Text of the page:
“Title”: Nehemiah (“Yahweh has comforted”), is a famous cupbearer, who never appears in Scripture outside of this book. At his own request Nehemiah is sent to Jerusalem as governor of Yehud, the official Persian name for Judah. Just as God put His laws onto stone tablets to emphasize their permanence, so Nehemiah led the Jewish leaders in Jerusalem to pledge their faithfulness to God and His laws with their own signatures (9:38 – 10:39). As with the books of Ezra and Esther, named after his contemporaries, the book recounts selected events of his leadership and was titled after him. Before that date, it had been included in the Book of Ezra; but in Latin Christian bibles from the 13th century onwards, the Vulgate Book of Ezra was divided into two texts, called respectively the First and Second books of Ezra; a separation which became canonised with the first printed bibles in Hebrew and Latin. Jerome himself rejected the duplication in his Vulgate translation of the Bible into Latin from the Hebrew; and consequently all early Vulgate manuscripts present Ezra-Nehemiah as a single book, as too does the 8th century commentary of Bede, and the 9th century bibles of Alcuin and Theodulf of Orleans. God worked through the obedience of Nehemiah; however, He also worked through the wrongly-motivated, wicked hearts of His enemies. Chapter 13). ), and chronicles the reestablishment of Judah’s national calendar of feasts and sacrifices. 1:46). During this endeavor he faced determined opposition: mockery (2:19; 4:1-3); armed raids (4:7-12); a ruse to draw him outside the city, without doubt to murder him (6:1-4); blackmail (6:5-9); and finally a prophet hired to foretell his death. However, sporadically from the 9th century onwards, Latin bibles are found that separate the Ezra and Nehemiah sections of Ezra-Nehemiah as two distinct books, then called the first and second books of Ezra; and this becomes standard in the Paris Bibles of the 13th century. The Nehemiah Memorial, chapters 1–7 and 11–13, may have circulated as an independent work before being combined with the Ezra material to form Ezra–Nehemiah. 445 B.C.). (, The Wall Rebuilt Despite Opposition (ch. Benjamin (, Lists of Priests and the Dedication of the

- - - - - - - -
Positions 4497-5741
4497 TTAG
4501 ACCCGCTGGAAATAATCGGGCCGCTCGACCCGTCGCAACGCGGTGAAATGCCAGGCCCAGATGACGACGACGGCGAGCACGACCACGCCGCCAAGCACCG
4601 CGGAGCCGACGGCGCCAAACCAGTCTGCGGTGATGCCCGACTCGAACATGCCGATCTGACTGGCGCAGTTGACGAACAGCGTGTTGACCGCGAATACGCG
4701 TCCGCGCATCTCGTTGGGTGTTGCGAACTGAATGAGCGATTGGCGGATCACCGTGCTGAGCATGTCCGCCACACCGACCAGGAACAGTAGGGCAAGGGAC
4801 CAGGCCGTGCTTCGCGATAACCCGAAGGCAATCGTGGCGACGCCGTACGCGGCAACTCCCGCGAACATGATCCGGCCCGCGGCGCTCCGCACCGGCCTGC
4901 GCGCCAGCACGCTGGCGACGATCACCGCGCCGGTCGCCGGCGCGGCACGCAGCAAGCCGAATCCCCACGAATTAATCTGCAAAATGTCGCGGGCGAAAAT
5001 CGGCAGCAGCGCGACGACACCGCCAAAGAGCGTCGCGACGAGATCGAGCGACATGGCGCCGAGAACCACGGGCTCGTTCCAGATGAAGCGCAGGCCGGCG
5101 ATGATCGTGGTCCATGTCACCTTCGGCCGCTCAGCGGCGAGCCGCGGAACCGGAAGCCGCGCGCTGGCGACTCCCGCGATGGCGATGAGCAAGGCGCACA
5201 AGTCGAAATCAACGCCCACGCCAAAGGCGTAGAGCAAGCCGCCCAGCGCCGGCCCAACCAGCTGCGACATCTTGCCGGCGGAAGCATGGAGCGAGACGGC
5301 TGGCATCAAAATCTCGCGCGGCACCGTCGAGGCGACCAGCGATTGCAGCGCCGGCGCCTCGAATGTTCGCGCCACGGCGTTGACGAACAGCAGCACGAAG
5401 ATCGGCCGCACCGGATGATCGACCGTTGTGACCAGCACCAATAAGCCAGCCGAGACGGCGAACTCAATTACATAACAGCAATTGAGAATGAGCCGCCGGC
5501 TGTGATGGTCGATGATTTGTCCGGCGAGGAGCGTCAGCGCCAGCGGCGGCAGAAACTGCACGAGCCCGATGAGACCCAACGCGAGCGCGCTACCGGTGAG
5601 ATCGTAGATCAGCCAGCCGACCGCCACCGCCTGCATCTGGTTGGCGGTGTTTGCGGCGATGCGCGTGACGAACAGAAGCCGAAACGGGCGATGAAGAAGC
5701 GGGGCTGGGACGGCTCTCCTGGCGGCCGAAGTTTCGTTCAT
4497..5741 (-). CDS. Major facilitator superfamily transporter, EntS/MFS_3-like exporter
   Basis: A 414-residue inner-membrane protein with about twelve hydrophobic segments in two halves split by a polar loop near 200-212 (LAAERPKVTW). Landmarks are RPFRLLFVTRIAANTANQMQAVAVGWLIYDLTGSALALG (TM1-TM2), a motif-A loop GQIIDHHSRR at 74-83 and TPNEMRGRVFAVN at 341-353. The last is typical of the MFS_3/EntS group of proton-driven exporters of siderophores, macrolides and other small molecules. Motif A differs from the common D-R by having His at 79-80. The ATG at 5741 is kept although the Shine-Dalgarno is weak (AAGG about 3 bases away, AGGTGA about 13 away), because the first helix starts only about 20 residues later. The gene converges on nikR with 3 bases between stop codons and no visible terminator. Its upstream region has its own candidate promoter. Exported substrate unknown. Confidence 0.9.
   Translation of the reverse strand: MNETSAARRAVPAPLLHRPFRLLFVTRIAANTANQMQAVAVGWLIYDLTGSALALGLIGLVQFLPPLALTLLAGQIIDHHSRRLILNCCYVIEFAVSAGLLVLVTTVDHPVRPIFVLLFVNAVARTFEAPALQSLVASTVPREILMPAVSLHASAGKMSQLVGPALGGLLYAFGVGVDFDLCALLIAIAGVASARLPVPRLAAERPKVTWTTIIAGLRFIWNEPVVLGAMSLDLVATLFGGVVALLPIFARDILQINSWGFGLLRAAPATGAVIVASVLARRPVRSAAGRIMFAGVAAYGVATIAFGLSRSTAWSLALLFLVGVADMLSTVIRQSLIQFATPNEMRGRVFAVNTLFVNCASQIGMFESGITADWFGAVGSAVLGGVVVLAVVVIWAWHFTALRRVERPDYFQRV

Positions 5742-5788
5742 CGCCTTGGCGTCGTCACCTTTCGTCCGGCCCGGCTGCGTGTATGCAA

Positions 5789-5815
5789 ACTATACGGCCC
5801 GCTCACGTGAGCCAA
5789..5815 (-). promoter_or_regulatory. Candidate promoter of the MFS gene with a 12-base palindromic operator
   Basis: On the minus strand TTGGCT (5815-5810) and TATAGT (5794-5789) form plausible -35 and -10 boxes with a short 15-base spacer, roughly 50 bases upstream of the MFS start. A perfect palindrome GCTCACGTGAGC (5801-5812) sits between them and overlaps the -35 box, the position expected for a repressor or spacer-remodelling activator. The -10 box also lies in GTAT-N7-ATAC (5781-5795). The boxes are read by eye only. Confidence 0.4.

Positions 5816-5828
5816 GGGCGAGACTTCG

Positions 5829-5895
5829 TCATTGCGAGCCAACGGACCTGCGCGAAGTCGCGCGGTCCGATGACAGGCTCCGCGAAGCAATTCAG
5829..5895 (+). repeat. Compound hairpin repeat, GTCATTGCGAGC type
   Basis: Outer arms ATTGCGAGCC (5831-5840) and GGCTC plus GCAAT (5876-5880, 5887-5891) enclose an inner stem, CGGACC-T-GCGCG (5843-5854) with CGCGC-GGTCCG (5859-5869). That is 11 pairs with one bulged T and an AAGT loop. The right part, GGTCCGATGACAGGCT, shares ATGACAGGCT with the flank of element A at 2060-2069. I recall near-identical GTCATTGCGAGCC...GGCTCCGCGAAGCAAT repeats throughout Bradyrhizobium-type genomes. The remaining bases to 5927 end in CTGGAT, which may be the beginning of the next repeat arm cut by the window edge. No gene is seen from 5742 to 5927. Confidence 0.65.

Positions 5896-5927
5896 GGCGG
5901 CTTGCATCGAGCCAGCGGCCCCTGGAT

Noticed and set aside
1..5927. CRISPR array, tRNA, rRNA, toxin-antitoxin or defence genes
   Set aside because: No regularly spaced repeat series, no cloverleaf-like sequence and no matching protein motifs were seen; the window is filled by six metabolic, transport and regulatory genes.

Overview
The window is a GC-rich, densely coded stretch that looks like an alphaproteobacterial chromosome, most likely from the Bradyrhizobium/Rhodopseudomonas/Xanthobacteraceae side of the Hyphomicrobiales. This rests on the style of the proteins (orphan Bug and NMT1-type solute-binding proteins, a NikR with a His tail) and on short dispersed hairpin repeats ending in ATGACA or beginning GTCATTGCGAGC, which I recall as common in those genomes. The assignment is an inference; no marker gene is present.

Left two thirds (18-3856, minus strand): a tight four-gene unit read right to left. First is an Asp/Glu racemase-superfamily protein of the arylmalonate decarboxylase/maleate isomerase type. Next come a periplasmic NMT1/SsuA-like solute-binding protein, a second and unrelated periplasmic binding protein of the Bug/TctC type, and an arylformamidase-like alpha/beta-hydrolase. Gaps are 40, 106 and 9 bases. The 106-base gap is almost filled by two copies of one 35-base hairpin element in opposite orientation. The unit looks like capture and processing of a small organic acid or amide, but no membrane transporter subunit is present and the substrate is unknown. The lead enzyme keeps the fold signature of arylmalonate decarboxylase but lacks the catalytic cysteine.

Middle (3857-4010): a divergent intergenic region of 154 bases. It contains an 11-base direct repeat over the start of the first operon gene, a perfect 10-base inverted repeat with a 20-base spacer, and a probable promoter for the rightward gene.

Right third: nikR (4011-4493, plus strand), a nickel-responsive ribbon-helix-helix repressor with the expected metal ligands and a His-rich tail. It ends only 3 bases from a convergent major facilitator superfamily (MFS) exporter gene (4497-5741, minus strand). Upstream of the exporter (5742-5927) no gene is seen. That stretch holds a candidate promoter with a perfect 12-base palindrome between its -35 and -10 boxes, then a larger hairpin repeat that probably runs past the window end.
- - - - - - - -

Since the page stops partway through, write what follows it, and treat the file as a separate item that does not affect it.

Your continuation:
Only a close confidant of the king himself could be trusted for such an operation. These sources also tell us that Nehemiah ceased to be governor of Judah before (408 B.C. After the reading, Ezra and some of the priests carefully explained its meaning to the people in attendance (8:8). (, Places settled by those from Benjamin
So deep was their concern to abide by God’s revealed will that they took “a curse and an oath to walk in God’s law” (10:29). “What it means to you”: Nehemiah could have heard the news about Jerusalem at the breakfast table and said, “That is too bad!” Instead, the terrible dilemma of his people in a faraway place gripped his heart. The first edition of the combined Ezra–Nehemiah may date from the early 4th century BC; further editing continued well into the following centuries. Zerubbabel and Joshua led the first return (Ezra chapters 1-6), and rebuilt the temple. ), when Haman attempted to eliminate the Jewish race. A second major theme, the obedience of Nehemiah, is explicitly referred to throughout the book due to the fact that the book is based on the memoirs or first person accounts of Nehemiah. While the wall around Jerusalem was being built, Nehemiah prayed for protection, but also set watchmen on the wall and required all laborers to carry swords strapped to their sides as they worked (4:9, 18).  Determining the composition of the Memorial depends on the dates of Nehemiah's mission: It is commonly accepted that "Artaxerxes" was Artaxerxes I (there were two later kings of the same name), and that Nehemiah's first period in Jerusalem was therefore 445–433 BC; allowing for his return to Susa and second journey to Jerusalem, the end of the 5th century BC is therefore the earliest possible date for the Memorial. Each section can be accessed by the simple menu found at the bottom of the file. Summary of the Book of Nehemiah. The Davidic throne was unoccupied (compare 2 Sam. And it came to pass in the month Chisleu, in the twentieth year, as I was in Shushan the palace, That Hanani, one of my brethren, came, he and [certain] men of Judah; and I asked them concerning the Jews that had escaped, which were left of the captivity, and concerning Jerusalem. “Authorship”: Though much of this book was clearly drawn from Nehemiah’s personal diaries and written from his first person perspective (1:1 – 7:5; 12:27-43; 13:4-31). (, Transfer of Levites from Judah to
Much of the book is a first-person account of the circumstances surrounding Nehemiah’s return to Jerusalem (chapters 1-7; 12:31 – 13:31).
God chastened His people with 70 years of captivity in Babylon (Jer. The spiritual revival came in response to Ezra’s reading of “the book of the law of Moses” (8:1). Possibly his great-grandparents were taken into captivity when Jerusalem fell to the Babylonians. The sacrificial system was carried on with careful attention to perform it “as it is written in the Law” (10:34, 36). 9:24-26). 10:9), and putting them in writing are just two ways to establish spiritual accountability.